But consultants in both parties noted that Facebook currently doesn’t accept political ads related to state or local initiatives in Washington state, after the state’s attorney general sued the company for failing to follow its disclosure laws in 2019.
“It’s not that they can’t [make an exemption]. It’s that they don’t want to,” said Annie Levene, a Democratic digital consultant. “Limiting ads to a specific state is literally an option within existing ad targeting.”
In Georgia, strategists said that the campaigns and committees need to fill in the gaps left by the digital bans with other forms of communication — including, multiple Democrats said, by returning to door-knocking in force, if it can be done using appropriate safety precautions.
“Every part of voter outreach: texting, phone banking, and if it can be done safely, door-knocking … will need to step up and fill in the holes left behind without these platforms available to us,” said one Democrat involved in the runoffs.
“In many ways, there is no replacement for Google and Facebook, but we’re going to have to consider going back to door-to-door canvassing,” said another Democrat involved in the Georgia runoffs, granted anonymity to speak about strategy candidly.
In a memo released on Monday, the DSCC already signaled that its multi-million-dollar program in Georgia “will include on-the-ground organizers, direct mail, phones and text messaging.”
Republicans, too, said they expected “other means of voter contact will become more important, like canvassing, texting and phone banking,” said one Republican familiar with Georgia runoff strategy.
A second Republican working on the Georgia races pointed to Loeffler’s event with Sen. Marco Rubio (R-Fla.) on Wednesday in Marietta, Ga., explaining that without the ban, Republicans would have promoted the event on Facebook to users in the area, “driving turnout” to it “and capturing those Republicans’ data along the way.”
But Democrats, in particular, built much of their fundraising prowess on the strength of small-dollar donors, an ecosystem that’s often developed through Facebook ads.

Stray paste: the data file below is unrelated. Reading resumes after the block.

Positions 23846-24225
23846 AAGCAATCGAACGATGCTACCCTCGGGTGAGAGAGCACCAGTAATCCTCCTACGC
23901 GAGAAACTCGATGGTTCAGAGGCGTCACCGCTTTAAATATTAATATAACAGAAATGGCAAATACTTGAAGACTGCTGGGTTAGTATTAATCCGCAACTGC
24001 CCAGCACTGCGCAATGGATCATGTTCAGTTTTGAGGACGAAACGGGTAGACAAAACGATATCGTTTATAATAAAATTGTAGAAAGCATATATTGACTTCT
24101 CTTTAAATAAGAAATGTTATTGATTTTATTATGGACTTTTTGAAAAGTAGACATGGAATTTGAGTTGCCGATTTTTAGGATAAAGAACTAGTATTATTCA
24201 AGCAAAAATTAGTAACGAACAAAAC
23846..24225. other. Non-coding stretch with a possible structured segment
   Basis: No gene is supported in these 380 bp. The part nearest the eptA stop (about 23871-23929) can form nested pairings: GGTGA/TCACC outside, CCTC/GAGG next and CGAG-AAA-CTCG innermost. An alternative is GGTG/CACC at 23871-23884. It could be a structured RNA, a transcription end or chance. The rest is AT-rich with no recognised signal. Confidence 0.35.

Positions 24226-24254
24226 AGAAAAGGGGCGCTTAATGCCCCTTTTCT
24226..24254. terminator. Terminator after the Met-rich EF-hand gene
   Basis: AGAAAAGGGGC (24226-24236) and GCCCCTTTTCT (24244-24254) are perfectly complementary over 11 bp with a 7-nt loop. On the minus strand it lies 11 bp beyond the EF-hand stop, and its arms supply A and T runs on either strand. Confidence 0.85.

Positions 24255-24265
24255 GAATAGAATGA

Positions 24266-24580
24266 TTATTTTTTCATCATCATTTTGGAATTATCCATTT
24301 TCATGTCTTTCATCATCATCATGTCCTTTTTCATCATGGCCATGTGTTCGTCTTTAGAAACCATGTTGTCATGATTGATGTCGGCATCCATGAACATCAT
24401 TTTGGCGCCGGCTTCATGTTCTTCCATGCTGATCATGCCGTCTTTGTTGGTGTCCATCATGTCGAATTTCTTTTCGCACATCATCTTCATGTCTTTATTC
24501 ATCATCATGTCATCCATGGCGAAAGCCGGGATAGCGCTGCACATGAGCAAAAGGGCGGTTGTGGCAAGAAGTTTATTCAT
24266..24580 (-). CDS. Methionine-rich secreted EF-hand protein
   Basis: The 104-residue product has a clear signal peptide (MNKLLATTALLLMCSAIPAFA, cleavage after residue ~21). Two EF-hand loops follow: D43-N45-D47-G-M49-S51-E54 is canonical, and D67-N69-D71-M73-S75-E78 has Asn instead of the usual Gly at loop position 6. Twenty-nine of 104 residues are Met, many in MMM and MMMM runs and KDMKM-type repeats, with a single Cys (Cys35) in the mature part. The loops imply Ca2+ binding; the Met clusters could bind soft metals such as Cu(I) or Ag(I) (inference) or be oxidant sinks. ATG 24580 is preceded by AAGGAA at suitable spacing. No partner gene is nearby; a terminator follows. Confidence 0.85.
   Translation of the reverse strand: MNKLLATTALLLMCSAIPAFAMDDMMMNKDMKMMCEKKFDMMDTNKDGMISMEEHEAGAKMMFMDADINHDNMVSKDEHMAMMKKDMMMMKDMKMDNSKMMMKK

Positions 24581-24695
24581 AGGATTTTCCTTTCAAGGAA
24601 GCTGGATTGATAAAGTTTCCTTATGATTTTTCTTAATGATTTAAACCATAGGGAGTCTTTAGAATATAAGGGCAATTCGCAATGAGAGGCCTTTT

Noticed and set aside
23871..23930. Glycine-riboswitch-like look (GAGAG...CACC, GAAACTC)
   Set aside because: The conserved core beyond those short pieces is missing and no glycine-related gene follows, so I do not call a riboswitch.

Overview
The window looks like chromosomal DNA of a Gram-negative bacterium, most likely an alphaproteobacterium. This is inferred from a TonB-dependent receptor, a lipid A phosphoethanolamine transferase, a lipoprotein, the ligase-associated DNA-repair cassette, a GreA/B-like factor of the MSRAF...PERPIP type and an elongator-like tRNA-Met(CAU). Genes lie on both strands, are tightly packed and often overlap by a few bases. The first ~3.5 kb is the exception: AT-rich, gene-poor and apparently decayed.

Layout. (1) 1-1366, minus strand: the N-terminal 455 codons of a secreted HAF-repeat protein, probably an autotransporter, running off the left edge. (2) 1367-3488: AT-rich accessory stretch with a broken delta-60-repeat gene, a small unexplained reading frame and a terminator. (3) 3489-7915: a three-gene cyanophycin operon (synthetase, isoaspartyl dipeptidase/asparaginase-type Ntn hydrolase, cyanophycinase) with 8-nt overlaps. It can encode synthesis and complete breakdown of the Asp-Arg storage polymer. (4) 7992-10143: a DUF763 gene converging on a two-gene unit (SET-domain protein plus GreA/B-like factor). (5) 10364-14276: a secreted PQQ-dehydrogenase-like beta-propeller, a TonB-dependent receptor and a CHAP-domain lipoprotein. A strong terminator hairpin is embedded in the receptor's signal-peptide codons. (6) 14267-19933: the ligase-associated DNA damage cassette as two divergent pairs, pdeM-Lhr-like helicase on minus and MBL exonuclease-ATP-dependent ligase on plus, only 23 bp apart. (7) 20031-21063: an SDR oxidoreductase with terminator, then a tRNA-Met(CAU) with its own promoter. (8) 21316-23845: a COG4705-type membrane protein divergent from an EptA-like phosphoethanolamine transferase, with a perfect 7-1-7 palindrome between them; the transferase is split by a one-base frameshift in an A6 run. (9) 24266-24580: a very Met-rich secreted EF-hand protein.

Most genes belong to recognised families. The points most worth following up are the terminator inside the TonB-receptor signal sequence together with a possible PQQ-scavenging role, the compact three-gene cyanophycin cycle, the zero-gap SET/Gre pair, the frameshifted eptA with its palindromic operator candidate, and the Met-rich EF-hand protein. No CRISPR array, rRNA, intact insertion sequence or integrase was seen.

The extension of the ad ban comes after Facebook botched the rollout of its pre-election blackout of new political ads. Hundreds of pre-approved ads from both parties, including for the two presidential campaigns, were incorrectly kicked off the platform because of a “technical glitch.”
Since then, the company’s evasiveness about when the ban will end has stoked fears among consultants that Facebook and Google may choose to exit from the political ad game altogether, all in an effort to avoid the public relations headache.
Officials from Facebook and Google previously told POLITICO that the bans were temporary.
For now, Democrats also argue that the ban “disproportionately hurts” Ossoff and Warnock over the two Republican candidates, Fairchild wrote in the DSCC memo.
They point to Loeffler and Perdue’s ability to self-fund or rely more heavily on high-dollar donors to fund their bids. Ossoff and Warnock raised a combined $55 million during the 2020 election cycle, much of it from small-dollar donors. In fact, Ossoff burst into the national spotlight by raising millions for a special election for Congress in 2017, largely from small-dollar donors, and briefly holding the title of the most expensive House race in history.
“We don’t have billionaires riding to the rescue in Georgia, so we have to base this on $10, $20 contributions and Facebook is one of the predominate ways we raise small-dollar contributions,” said Murphy, who, along with Sen. Brian Schatz (D-Hawaii), raised nearly $4 million for Democratic Senate candidates in 2020 by tapping into their Twitter followings. “Facebook pulled the rug out from under the Georgia Senate candidates right at the moment when their campaign cupboards are dry.”